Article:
“Our expectation is for a little bit stronger CAD on the back of some positive data,” said Kyle Dahms, economist at National Bank of Canada.

He expects Canada‘s current account balance to turn positive over the coming months, helped by higher commodity prices, and that the Bank of Canada will cut its bond purchases when it makes its next interest rate announcement on April 21.

Such a move would put the Canadian central bank at odds with some peers, including the Federal Reserve and the European Central Bank, which have said they will maintain or even increase the pace of bond-buying.

The IMF raised its 2021 growth forecast for Canada by 1.4 percentage points to 5%, the biggest upgrade among G7 economies, while strong economic data from China and the United States helped to lift the price of oil, one of Canada‘s major exports. U.S. crude prices settled 1.2% higher at $59.33 a barrel.

Still, Canada‘s hospitalizations are surging as a third wave of the pandemic sweeps across much of the country, Prime Minister Justin Trudeau said.

Canadian government bond yields were lower across a flatter curve in tandem with U.S. Treasuries. The 10-year touched its lowest level since March 29 at 1.485% before edging up to 1.490%, down 6.5 basis points on the day.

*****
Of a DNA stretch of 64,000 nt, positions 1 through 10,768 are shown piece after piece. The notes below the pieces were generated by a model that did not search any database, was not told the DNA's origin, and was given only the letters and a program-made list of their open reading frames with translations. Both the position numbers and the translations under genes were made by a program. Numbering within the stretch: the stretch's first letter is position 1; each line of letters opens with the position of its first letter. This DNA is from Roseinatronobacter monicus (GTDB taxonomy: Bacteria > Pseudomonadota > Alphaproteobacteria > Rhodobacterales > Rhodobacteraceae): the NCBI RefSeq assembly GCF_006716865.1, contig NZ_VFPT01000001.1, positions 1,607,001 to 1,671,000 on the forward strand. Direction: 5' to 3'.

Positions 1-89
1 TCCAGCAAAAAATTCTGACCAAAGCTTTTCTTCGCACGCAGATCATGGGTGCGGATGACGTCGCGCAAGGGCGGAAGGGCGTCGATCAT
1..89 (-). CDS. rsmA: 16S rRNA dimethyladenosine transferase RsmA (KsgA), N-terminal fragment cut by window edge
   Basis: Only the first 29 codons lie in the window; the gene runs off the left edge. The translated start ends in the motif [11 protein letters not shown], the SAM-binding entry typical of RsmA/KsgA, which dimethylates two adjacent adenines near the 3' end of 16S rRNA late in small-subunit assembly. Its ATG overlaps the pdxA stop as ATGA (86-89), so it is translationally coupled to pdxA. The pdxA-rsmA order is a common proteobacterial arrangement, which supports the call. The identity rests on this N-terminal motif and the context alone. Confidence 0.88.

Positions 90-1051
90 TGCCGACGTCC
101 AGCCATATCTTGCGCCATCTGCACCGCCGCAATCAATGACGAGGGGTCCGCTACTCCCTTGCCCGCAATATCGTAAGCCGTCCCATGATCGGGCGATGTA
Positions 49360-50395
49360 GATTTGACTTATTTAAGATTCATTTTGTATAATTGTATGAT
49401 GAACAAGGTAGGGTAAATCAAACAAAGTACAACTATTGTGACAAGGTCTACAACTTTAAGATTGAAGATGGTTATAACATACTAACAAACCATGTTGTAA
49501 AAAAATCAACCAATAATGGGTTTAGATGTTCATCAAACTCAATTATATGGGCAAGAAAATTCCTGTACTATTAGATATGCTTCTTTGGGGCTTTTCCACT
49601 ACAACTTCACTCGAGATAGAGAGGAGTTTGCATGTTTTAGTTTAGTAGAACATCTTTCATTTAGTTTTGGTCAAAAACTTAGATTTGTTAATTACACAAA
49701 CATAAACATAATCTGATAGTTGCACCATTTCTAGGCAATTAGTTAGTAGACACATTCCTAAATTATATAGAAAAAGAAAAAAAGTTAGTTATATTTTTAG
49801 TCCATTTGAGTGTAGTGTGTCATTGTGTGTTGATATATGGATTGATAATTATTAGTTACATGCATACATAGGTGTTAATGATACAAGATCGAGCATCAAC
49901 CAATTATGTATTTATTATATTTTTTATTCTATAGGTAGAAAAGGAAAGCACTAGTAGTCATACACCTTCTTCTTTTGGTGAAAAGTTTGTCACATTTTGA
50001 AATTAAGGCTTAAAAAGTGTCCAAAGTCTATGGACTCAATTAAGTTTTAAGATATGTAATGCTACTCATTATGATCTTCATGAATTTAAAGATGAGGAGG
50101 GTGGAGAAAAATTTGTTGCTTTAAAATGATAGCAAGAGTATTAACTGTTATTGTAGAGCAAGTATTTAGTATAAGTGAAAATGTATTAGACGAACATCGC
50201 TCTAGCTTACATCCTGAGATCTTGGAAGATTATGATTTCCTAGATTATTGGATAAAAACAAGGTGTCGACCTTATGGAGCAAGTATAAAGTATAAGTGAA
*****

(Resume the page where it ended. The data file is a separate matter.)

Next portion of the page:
(Reporting by Fergal SmithEditing by Paul Simao and Jonathan Oatis)

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TSX rises 0.41% to 19,104.14

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* The Toronto Stock Exchange’s TSX rises 0.41 percent to 19,104.14

* Leading the index were OceanaGold Corp <OGC.TO​>, up 6.8%, Silvercorp Metals Inc​, up 6.6%, and Real Matters Inc​, higher by 6.5%.

* Lagging shares were OrganiGram Holdings Inc​​, down 5.0%, Aphria Inc​, down 4.8%, and Denison Mines Corp​, lower by 4.3%.

* On the TSX 163 issues rose and 65 fell as a 2.5-to-1 ratio favored advancers. There were 23 new highs and no new lows, with total volume of 205.4 million shares.

* The most heavily traded shares by volume were Toronto-dominion Bank, Tc Energy Corp and Bank Of Nova Scotia.

* The TSX’s energy group rose 1.14 points, or 1.0%, while the financials sector slipped 0.09 points, or 0.0%.

* West Texas Intermediate crude futures rose 0.94%, or $0.55, to $59.2 a barrel. Brent crude  rose 0.87%, or $0.54, to $62.69 [O/R]

* The TSX is up 9.6% for the year.